Don’t watch this movie if you don’t want to be filled with doubt about completing your major.
If you already are, this could seal your fate.
It’s an old story: Man has great, high-paying job, filled with capitalist extravagances and a lot of very important decisions that impact a lot of people’s lives. Unfortunately, man is unhappy the whole time he is making the kind of money many of us can only dream of. Man contracts some sort of ailment. Man realizes the futility of a life pursuing the pedestal. Man trades in his Ferrari for roller skates.
Well it’s traditional up till that last part. And this time, his story is non-fiction.
Dr. John Kitchin was at one time a prominent neurologist in Pacific Beach who suffered from an extensive mid-life crisis. So when he began to go blind, he took it as an opportunity to live his life dream. Roller skating. In slow motion. Down the boardwalk. Who doesn’t dream of that?
“Slomo” is premiering in the shorts competition (which isn’t a competition to see who has the coolest shorts – disappointing) and features some fantastic cinematography. Rest assured, there is plenty of “slo-mo” footage to be gawked at. Interviews with boardwalk regulars and their speculations as to who the hell this old, bald, and suspiciously happy individual is, gliding down the boardwalk with a leg arched behind his head. Some proposed that he was homeless (justifiable); some suggested he had a mental disorder (equally justifiable), and yet everyone seemed to be friendly to the man without a care in the world.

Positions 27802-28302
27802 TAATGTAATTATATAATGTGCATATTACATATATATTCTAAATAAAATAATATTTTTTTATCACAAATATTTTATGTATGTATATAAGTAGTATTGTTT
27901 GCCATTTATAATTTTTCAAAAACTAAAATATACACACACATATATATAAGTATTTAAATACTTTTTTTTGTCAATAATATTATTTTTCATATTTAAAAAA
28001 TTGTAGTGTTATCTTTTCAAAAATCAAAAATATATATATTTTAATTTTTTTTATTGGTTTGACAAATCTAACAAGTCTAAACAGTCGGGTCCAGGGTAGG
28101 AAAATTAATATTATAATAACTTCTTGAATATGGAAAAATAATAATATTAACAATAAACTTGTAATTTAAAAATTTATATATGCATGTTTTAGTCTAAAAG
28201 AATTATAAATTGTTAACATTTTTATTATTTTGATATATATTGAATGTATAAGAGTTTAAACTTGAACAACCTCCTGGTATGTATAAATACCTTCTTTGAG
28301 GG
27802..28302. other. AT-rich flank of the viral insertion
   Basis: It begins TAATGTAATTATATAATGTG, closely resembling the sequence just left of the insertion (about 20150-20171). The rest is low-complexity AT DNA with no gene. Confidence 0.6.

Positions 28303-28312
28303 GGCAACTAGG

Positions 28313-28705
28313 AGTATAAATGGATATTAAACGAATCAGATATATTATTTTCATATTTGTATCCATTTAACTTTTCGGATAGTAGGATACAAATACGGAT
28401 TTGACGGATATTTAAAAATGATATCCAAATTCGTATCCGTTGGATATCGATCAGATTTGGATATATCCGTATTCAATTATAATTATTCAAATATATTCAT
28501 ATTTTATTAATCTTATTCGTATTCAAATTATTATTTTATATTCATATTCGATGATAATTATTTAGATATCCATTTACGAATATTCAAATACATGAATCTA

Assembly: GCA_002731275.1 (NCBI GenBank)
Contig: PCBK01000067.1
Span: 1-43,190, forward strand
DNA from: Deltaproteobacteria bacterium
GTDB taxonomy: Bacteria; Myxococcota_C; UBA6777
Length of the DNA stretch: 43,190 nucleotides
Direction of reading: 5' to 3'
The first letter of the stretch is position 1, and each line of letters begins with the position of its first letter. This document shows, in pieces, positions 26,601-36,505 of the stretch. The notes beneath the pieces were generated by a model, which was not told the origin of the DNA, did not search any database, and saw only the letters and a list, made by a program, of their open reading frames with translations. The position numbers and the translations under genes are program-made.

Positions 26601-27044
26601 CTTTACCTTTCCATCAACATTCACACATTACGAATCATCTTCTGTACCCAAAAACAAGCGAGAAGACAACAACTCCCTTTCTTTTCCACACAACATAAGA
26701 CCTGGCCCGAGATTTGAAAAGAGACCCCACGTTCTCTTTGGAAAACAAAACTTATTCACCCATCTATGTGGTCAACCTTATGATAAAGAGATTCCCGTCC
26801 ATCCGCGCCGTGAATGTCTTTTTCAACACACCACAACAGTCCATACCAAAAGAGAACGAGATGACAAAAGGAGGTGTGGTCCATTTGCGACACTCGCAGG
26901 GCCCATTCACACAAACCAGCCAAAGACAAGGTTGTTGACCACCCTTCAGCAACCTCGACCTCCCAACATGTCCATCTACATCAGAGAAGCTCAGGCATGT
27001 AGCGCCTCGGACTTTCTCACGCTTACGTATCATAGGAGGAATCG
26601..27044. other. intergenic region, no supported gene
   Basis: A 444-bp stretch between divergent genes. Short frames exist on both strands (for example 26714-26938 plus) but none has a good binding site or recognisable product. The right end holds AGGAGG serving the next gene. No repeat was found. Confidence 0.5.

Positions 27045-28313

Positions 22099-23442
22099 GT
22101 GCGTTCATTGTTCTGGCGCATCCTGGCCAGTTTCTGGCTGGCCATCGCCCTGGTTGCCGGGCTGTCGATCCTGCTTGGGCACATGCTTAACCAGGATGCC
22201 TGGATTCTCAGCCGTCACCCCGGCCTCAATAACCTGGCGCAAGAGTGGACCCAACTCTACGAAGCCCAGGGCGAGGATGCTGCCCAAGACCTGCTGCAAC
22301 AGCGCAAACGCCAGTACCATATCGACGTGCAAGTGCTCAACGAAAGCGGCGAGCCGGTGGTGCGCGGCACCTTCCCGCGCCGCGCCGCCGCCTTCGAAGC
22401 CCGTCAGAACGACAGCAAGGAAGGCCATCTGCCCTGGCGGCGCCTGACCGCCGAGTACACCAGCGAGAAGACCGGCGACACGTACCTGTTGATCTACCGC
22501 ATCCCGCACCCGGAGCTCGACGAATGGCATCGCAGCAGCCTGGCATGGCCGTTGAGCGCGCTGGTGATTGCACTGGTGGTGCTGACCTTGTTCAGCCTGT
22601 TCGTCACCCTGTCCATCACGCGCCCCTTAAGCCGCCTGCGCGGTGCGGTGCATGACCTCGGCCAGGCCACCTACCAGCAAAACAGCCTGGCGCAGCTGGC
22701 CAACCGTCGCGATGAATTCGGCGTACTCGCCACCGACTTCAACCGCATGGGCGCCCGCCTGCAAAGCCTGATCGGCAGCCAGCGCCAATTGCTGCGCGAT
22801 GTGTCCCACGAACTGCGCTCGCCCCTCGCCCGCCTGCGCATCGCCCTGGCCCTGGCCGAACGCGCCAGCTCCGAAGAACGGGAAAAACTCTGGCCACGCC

However, his new persona is a far cry from his days as a self-proclaimed asshole. But given his medical background, he justifies it with neurological science and remained just was skeptical as anyone who was watching him. For the several decades he’s been doing it.
He talks of how happy he is spending all day every day doing what he loves, and how he has broken his life down to the bare essentials. And we’re all very moved and inspired to do something that we love, and for a moment we can forget about these silly financial pursuits. But then the movie ends, and we remember that the reason he can afford to roller skate non-stop is because he spent all those years working his butt off and saving his money for whatever eccentricity suited him in his later years, even if it was unanticipated.
It’ll make you smile and day-dream, but don’t go lacing up your roller skates just yet.